When you’re planning your first fashion show, everything can seem a little overwhelming. Approach it logically and methodically and all will go well. Here are three main considerations:
Single or Multiple Designers?
If you’re working with a single designer, take into account their unique vision for what their collection represents and who their main audience is. This will help in choosing a venue that has the right vibe, providing a complementing backdrop that helps set the tone of the show.
To take a couple of extreme examples, a romantic country house may be the perfect setting for a bridal gown designer, while an urban, modern setting would be more suitable to show off a collection aimed at an edgy city audience.
Working with more than one designer in the same show needs a more compromising approach. Is there a unifying theme that runs through the collections or something that represents the designers as a group?
Part of your early planning should be to hold meetings with everyone involved and get an idea of what each designer wants from the show.
Choosing a Venue
Fashion shows are unique, fast-paced productions, and call for some special features from the venues they’re held in. You’ll need:
A space large enough to organise bespoke seating either side of the catwalk.
The catwalk itself, which you may need to hire and have professionally erected. There are many different designs and layouts, often having a modular structure to accommodate different needs.
PA for announcements or commentary, and a music system.
Expert lighting can really enhance the mood and energy in a fashion show, creating drama, romance or other special effects to show off the outfits. Remember that lighting must always be bright enough to provide a good view of the clothes.
Somewhere backstage for models to change quickly, along with space for makeup and hair, and room to hang outfits.
Because of the specialised nature of the event, if you have no experience putting together a fashion show it can be helpful if your venue has hosted this type of production before. Take professional advice regarding the staging and catwalk, and find out about insurances and health and safety regulations.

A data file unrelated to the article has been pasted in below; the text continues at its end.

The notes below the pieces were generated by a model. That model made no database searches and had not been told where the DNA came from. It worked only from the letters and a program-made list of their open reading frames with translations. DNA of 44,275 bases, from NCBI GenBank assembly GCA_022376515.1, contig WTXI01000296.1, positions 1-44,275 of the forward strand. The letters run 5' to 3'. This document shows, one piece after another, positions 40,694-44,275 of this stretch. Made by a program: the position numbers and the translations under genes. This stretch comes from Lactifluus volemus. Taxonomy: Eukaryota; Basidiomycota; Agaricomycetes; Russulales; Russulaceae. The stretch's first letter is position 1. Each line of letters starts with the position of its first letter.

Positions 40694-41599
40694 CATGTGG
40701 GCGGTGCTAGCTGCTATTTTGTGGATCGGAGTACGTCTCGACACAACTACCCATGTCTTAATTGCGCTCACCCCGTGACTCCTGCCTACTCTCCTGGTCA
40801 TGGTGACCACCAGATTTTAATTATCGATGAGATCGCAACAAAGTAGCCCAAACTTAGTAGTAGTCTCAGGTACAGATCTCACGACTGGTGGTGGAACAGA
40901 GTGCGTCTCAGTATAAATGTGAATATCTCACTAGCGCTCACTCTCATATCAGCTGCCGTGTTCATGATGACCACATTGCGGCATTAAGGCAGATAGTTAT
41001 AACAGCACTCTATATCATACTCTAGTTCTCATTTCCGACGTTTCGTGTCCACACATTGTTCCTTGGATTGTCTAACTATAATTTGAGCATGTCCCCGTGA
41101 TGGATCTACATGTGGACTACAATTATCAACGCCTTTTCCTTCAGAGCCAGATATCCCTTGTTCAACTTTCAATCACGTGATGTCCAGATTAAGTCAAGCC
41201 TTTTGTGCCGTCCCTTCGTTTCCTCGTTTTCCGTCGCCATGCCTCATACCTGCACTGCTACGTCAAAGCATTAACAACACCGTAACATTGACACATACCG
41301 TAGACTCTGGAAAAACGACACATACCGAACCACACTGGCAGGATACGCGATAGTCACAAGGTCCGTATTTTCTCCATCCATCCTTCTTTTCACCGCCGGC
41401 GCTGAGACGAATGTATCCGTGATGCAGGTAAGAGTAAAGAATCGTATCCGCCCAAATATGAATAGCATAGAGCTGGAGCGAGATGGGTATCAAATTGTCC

Figure out your budget for venue hire early on, and leave plenty of time to view and assess. Bear in mind that popular venues get booked up early, so factor in at least a six-month lead time if you can. How much lead time you need depends on personal circumstance and how high profile the event is.
Raising Finance and Advertising
This is always a tricky part of organising any large event. If you’re hoping to sell tickets, one idea to gauge potential interest is to start a crowdfunding campaign online. If you get plenty of response, you know your event will be popular, and if all you hear are the crickets, you’ll know you need to change something.
Maybe your timing is off and you can change the date (try to avoid dates when other major local or national events are taking place), or perhaps your pricing is out. This kind of exercise during the early planning phases can help you make informed decisions and avoid costly mistakes.
Another way of getting the word out is by asking VIP guests, the designers, models, speakers or other entertainers to promote the event to their circles. Make it easy for them by crafting some promotional text such as email signatures, tweets, photos or digital posters.
When sending out invitations, always ask for an RSVP. You need to know how many seats you need and the numbers you’re catering for if providing refreshment. Knowing the size of your guest list can also help with venue choice.
Because there’s so much to consider is another reason why you need to start months in advance. Gather as many helpers as possible, and have regular progress meetings to keep everyone informed and on track. And finally, enjoy the process. Planning a fashion show is exciting and creative, and extremely satisfying when it all comes together.
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